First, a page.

Smith Rock Ascent [my lame ultra]

What is there to say about a race in which you did not do very well (even relative to regular back of pack-ish finishes)? Well, quite a lot really. 

Some background. Smith Rock is a climber’s mecca in Central Oregon, quite near Bend. I chose this race partly because the photos were so compelling (see some we took below) and partly because it was long enough
after Chuckanut 50 km (7 weeks) and far enough before White River. Plus we like Oregon. 


After Chuckanut, I was not very tired - compared to how I felt after the Squamish 50 km last August. But I was really busy at work, had to travel to San Franscisco, skied with my sister who was visiting from Hong Kong. Obligations and opportune pleasures combined to make me super busy. Plus I used the down time from running to pack more activities in. All of which might have contributed to what happened next.

About 3 weeks out from the race, my left MCL started to hurt. This was a familiar pain as I had sprained it 3 years ago after a long day on Whistler - which had ended with me spending close to an hour clumping around the open day lots in my ski boots searching for my car. The next day I ran 75 minutes in pain. That was the last time that I ran in 12 weeks. 

Why did it happen this time? First of all, I was stressed regarding work, nothing in particular, just volume and intensity of obligations. Second, I didn’t rest quite enough after Chuckanut but also because I packed too much in (see above). Third, I was perhaps overdoing it on my glut strengthening exercises which took a toll on my left SI (weak spot). With a weakened SI, the exercises introduced a shear force medially. Fourth, I let my left quads get too tight on the lateral side and stopped doing my vastus medialus exercises. So weak in the wrong place. Finally, my adductors were totally taut and needed a massage.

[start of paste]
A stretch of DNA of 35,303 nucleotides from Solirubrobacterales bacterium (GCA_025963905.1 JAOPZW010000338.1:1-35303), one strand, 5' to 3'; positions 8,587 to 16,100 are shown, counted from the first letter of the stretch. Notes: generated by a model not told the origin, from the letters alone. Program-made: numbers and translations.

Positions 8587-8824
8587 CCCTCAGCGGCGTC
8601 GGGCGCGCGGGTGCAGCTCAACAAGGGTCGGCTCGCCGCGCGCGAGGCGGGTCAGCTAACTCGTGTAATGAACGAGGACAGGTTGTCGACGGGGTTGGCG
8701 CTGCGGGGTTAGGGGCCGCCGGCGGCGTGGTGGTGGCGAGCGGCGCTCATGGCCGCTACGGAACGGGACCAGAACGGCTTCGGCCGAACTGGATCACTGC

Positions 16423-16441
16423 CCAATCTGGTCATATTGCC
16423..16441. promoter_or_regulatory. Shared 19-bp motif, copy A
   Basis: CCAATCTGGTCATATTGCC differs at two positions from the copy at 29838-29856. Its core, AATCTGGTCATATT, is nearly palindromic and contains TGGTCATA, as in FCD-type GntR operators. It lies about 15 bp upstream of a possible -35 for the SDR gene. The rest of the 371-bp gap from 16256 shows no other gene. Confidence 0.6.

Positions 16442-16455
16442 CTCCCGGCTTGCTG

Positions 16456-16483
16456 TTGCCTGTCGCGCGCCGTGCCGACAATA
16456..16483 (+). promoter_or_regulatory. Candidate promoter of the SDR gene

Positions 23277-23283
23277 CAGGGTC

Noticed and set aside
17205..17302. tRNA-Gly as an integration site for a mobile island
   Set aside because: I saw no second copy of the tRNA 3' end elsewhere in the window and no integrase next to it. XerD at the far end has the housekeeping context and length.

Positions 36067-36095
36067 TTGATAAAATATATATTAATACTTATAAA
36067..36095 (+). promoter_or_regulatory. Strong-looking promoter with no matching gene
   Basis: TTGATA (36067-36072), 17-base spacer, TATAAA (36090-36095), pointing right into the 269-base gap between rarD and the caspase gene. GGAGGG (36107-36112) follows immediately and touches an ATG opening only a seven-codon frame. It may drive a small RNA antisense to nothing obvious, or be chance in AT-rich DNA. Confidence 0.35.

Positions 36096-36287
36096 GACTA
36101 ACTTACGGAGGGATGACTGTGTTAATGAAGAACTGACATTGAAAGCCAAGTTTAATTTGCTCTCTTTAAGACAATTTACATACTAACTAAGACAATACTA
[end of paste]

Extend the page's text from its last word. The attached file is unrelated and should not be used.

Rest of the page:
My last longish run (really a hike) was under the gondola 2 weeks before race day. After that, I pretty much had to hoist myself up and down stairs. My MCL could not bear my weight.  Perversely - mostly because I could not fathom missing my race - I forced myself to do 3 ill-advised flat runs that week with the result that a week out from race day, I could only walk (not run). 

By the time I talked to Gary (coach) a few days before the race, I had taken on board the strong likelihood that I would not be running Smith Rock. Lynne and I had already reserved a vacation rental by owner house near Smith Rock park, arranged dog and cat care, and - most importantly - wanted to see Michael, my phd student, race. So, I was still committed to travelling to Oregon,  just not racing.